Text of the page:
White Tears is a party game about...white tears. This card game is inspired by the long days/weeks/years of interacting with ignorant white people at RISD. To play, each player is dealt 4 cards and manuals. The goal is to be the first player to create a Character set with at least four “White People Things”/Attributes that the Character needs. This would be achieved by trading, drawing, and shedding cards. Compete with your friends to collect sets of fully-formed white people, racism and all.
Gossiping about white people is a common way to connect with friends, or people I don’t even know. The game was designed as a way for POC to poke fun at literal systemic oppression people we may know, but through a party game. So as not to exploit other people's oppressions, (there are white people with dreads at RISD, etc.) this game is mostly just about my experience as a brown girl. One inspiration was Cards Against Humanity, and the types of spaces it fosters. Playing with my friends lets us laugh at things like Trump, but playing with a Frat Boy that I didn’t invite is different and uncomfortable because they laugh a little too hard at the cards about racism or problematic things.
The characters are a ridiculous but true representation of supremacy and hilariously normal archetypes they seem to fall into during at RISD. The commonness of these "characters" and having enough bad shared experiences meant I didn't even have to base them on specific people.
This game is speculative because it ostensibly would not be sold by big toy companies. Even if it was sold by small "alternative" game companies, it may be ruled "offensive" and banned due to white fragility. (Not unlike in social media when social justice activists advocating for equality get banned, but neo-nazis still carry verified status). This game would be maximum fun for a relatively small population; most games are designed to be fun for everyone or fun for all kids in a demographic, etc. A white “woke” person would buy this and not get why it’s funny at all.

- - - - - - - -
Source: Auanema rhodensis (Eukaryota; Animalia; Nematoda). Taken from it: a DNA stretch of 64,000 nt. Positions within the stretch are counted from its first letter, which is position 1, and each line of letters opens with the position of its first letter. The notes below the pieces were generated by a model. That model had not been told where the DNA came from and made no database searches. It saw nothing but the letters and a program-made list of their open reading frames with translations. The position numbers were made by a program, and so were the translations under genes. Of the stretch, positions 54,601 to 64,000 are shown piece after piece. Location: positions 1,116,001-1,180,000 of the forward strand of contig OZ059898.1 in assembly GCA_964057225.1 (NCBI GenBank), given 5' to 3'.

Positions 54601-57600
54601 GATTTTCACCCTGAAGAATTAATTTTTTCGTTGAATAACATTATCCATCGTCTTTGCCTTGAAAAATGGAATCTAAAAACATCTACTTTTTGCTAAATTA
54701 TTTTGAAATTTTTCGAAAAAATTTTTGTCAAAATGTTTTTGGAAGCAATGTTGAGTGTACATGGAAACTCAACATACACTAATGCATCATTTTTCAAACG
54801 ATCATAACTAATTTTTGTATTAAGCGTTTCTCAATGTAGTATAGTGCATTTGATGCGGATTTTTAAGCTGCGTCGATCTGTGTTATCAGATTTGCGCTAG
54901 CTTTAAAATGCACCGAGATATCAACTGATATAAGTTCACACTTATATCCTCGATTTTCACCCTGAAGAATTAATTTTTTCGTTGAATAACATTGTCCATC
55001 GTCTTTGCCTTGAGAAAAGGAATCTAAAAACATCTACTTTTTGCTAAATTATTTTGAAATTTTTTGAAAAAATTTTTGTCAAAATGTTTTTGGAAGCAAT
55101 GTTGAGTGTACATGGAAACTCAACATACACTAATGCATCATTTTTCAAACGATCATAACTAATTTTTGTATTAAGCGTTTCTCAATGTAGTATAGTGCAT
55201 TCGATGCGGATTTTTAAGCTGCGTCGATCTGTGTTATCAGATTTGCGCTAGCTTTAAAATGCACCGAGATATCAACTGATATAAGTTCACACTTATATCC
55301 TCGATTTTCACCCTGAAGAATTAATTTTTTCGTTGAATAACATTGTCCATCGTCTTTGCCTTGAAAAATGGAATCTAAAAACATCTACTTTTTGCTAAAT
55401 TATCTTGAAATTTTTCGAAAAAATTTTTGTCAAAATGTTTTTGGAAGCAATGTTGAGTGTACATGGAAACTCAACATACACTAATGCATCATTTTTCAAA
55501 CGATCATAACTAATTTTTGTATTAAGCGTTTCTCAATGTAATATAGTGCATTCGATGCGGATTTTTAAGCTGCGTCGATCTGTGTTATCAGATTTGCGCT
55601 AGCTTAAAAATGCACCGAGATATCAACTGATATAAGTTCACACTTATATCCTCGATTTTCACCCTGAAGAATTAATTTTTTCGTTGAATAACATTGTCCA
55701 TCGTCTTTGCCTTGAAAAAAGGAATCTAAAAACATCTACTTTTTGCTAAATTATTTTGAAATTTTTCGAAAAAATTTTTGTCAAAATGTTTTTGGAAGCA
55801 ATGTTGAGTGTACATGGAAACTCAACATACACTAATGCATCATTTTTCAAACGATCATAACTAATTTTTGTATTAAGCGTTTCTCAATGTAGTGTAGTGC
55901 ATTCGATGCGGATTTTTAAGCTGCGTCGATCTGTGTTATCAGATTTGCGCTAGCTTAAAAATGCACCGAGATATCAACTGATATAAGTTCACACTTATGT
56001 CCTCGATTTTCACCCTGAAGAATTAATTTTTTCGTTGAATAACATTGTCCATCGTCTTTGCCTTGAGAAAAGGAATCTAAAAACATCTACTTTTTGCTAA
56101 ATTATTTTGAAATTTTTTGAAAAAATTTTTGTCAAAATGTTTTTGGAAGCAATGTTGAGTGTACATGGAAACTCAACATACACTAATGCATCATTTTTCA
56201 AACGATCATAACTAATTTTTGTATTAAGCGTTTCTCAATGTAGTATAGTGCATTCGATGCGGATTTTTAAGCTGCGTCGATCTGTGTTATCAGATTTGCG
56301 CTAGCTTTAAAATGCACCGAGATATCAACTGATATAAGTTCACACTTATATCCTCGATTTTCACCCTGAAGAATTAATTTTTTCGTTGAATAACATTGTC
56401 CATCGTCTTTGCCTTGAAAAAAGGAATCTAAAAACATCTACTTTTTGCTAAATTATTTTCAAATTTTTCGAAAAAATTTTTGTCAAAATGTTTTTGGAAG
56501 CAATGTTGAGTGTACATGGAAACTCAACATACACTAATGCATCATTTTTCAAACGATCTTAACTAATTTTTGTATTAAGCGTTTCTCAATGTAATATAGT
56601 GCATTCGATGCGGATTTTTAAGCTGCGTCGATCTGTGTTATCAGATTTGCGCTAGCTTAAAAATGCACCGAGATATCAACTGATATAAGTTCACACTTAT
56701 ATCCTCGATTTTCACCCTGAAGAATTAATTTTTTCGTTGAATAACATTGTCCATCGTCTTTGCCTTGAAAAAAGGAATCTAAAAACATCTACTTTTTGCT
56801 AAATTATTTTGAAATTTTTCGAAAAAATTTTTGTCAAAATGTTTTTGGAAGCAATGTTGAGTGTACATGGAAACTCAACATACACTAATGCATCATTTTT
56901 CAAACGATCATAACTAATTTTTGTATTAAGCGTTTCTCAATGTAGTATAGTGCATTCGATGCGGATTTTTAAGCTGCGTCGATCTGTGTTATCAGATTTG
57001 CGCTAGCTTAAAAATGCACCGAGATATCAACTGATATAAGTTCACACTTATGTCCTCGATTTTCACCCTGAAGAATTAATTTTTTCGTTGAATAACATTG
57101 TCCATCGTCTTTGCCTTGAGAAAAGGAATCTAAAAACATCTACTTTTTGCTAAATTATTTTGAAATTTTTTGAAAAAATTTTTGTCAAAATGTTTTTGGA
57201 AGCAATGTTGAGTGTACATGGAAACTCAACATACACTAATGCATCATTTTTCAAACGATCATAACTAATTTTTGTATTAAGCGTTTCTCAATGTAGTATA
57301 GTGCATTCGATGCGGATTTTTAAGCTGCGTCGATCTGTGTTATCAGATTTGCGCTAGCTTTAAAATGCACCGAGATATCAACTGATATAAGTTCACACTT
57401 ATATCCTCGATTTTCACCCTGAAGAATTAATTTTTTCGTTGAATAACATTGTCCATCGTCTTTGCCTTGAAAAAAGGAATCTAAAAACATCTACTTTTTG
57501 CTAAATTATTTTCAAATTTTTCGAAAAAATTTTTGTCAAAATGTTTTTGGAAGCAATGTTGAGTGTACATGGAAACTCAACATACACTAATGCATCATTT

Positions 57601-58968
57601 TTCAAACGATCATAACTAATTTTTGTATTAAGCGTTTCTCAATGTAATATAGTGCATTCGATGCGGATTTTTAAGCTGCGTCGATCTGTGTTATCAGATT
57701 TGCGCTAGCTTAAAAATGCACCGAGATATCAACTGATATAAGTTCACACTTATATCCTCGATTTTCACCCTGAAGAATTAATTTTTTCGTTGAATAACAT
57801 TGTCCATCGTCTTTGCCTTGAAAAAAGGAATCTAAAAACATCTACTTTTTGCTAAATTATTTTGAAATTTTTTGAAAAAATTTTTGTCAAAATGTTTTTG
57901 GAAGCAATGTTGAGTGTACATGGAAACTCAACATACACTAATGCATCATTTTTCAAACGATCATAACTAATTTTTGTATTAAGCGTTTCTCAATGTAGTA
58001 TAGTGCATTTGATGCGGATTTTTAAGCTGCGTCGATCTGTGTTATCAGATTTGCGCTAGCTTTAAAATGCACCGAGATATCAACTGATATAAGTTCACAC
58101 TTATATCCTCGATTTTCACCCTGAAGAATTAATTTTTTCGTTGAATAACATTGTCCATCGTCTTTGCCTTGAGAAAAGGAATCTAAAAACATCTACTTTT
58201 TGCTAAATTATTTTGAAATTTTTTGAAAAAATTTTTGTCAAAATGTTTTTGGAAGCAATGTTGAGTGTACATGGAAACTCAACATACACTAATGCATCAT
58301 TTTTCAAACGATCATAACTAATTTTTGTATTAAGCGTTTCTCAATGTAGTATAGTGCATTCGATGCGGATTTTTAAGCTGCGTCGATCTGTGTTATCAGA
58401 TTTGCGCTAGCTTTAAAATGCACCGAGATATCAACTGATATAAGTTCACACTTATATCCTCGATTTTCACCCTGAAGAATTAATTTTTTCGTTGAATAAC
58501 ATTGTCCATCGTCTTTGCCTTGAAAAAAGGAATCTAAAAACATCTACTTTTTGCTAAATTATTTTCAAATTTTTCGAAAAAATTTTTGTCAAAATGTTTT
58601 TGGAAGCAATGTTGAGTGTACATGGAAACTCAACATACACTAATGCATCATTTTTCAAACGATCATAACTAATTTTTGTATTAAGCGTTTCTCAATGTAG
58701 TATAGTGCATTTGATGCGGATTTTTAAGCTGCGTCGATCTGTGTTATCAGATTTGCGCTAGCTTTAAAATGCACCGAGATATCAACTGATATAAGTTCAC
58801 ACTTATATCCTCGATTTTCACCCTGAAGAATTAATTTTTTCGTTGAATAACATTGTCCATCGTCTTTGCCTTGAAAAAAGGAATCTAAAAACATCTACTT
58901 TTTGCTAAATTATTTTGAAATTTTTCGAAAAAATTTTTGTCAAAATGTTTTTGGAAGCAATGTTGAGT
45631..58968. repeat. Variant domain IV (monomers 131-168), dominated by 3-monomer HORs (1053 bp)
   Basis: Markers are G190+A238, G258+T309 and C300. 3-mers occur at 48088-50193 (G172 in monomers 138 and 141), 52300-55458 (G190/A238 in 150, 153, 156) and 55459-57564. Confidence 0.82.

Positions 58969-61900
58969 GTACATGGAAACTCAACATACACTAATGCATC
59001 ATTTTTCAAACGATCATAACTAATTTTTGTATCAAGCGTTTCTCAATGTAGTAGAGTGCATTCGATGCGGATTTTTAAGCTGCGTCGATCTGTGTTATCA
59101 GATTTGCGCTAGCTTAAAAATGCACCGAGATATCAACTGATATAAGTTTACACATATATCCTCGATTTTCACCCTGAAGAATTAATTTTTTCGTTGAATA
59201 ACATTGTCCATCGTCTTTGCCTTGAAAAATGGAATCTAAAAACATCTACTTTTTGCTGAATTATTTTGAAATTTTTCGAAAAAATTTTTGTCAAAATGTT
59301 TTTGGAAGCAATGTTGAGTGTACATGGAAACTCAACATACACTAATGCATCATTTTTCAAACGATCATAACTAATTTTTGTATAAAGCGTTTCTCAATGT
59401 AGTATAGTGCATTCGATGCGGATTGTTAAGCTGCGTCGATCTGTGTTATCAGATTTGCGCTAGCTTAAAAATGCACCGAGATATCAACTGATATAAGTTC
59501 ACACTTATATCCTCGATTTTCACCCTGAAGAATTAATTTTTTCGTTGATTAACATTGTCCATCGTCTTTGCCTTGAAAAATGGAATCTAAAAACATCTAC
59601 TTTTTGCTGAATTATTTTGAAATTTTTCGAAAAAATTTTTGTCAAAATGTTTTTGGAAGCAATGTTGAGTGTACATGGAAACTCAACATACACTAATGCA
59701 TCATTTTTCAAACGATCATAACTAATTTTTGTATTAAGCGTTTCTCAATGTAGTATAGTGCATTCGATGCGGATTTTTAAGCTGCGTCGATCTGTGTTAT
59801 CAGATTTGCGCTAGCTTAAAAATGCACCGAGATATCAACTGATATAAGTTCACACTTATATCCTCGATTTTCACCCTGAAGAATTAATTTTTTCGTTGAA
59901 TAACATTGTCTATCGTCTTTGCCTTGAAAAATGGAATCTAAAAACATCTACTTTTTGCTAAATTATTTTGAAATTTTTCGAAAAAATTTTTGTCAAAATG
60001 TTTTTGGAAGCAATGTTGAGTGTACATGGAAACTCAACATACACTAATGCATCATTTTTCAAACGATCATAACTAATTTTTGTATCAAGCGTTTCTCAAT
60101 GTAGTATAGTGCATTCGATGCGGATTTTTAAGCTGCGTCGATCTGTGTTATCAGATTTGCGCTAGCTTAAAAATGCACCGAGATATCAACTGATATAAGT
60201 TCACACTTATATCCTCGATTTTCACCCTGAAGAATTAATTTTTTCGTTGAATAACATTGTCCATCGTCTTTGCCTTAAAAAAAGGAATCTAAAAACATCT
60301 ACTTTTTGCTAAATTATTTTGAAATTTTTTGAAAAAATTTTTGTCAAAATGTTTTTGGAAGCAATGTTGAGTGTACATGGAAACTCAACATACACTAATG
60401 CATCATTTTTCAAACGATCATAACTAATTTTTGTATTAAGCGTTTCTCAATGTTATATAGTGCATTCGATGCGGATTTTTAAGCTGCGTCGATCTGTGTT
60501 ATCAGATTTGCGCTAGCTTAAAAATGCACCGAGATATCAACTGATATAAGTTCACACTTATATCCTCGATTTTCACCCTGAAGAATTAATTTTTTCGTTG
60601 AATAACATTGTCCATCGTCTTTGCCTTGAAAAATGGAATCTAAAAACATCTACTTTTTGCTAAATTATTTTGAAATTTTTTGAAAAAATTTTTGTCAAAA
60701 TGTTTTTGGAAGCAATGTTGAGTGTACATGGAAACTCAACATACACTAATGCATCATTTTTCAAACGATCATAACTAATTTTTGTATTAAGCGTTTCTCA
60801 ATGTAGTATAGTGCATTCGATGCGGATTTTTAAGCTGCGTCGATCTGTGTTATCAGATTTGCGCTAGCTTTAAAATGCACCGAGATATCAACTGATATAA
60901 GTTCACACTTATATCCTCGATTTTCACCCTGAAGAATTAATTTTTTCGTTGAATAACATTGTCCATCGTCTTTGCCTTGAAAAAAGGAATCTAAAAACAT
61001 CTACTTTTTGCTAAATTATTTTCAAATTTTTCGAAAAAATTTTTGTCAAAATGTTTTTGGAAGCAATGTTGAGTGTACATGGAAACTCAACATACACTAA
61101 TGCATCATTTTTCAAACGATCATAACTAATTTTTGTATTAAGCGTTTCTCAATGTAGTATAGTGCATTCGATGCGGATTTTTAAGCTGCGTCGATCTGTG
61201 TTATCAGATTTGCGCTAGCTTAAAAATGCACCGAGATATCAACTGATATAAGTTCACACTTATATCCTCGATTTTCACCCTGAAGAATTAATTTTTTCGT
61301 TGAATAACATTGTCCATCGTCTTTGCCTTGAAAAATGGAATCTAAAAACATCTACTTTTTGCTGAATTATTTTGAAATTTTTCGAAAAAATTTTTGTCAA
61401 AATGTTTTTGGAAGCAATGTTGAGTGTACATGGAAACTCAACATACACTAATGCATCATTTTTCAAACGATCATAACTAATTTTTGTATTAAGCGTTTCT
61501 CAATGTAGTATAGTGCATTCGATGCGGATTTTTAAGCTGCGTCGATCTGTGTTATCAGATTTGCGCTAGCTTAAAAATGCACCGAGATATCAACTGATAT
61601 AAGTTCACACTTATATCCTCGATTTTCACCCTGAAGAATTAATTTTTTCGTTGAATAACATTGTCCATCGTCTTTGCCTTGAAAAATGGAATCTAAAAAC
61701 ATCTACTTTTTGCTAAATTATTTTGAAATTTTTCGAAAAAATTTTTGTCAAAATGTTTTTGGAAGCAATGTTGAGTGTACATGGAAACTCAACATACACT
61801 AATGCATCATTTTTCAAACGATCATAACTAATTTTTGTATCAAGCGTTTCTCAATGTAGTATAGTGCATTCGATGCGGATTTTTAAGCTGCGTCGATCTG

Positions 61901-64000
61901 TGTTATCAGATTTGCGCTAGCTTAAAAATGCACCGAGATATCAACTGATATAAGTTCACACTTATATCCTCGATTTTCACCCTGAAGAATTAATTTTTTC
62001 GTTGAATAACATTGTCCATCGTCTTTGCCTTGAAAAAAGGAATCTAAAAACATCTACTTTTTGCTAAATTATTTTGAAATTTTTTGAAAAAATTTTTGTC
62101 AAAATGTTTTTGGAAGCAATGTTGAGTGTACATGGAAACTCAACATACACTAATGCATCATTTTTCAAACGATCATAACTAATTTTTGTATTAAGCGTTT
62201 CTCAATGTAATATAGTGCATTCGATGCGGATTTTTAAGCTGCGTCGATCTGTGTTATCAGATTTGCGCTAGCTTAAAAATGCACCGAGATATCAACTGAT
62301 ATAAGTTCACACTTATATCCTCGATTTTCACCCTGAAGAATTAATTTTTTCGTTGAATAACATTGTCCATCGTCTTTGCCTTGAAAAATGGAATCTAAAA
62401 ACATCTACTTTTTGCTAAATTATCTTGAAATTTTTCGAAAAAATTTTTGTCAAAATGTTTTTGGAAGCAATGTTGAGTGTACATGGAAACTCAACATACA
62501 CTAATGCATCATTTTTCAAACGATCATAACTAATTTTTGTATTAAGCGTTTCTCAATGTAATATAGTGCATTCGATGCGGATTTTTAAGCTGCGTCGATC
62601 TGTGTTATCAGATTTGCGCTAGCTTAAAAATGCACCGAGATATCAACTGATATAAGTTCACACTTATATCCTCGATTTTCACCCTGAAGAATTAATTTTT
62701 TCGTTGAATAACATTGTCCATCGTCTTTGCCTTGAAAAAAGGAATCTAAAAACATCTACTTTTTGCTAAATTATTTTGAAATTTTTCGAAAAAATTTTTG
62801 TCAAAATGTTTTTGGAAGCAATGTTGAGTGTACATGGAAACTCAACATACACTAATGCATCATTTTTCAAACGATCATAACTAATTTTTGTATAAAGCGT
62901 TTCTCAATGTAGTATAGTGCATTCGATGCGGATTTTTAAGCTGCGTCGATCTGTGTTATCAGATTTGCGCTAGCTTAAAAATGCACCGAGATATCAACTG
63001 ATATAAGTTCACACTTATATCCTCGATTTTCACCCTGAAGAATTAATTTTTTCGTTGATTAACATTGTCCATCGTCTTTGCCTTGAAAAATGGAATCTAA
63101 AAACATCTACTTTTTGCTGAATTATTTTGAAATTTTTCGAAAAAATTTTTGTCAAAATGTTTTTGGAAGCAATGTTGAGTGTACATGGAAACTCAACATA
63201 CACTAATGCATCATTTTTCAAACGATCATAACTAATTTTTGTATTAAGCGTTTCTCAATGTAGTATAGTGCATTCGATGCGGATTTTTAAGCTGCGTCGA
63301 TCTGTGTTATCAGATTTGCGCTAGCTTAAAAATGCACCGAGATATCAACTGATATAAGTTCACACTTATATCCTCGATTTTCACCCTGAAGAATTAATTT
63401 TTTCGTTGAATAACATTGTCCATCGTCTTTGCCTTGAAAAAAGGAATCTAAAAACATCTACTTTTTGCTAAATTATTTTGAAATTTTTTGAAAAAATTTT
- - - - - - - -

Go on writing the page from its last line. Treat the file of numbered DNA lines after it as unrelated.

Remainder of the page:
The playfulness of the game, despite the educational nature of some of the cards, wasn’t really created to “educate” white people. It is mostly designed for the amusement of the oppressed. If this game was to really educate, it would contain the slurs, harassment, assaults, RISD-Admin-enforced discrimination, etc. that have occurred at RISD; but then the game wouldn't be for people of color. 

Social media already provides endless quirky sugar-coated versions of racism and structural inequality. Resources on racism, misogyny, microaggressions, homophobia, etc. are incredibly easy to Google and acquire. If a white girl complains to me that she doesn’t know how to not-be-racist, that simply is not good enough. Similarly, I would not use this game as a rated-PG-13 learning tool just because she needs a coping mechanism for her white guilt. The core of this game was never the wellness of somebody’s bonafide loser boyfriend from Brown, because those people would research by themselves, if they cared. This game wasn’t designed for everyone, but it was designed to be fun, like other games.
Thank You! 😉
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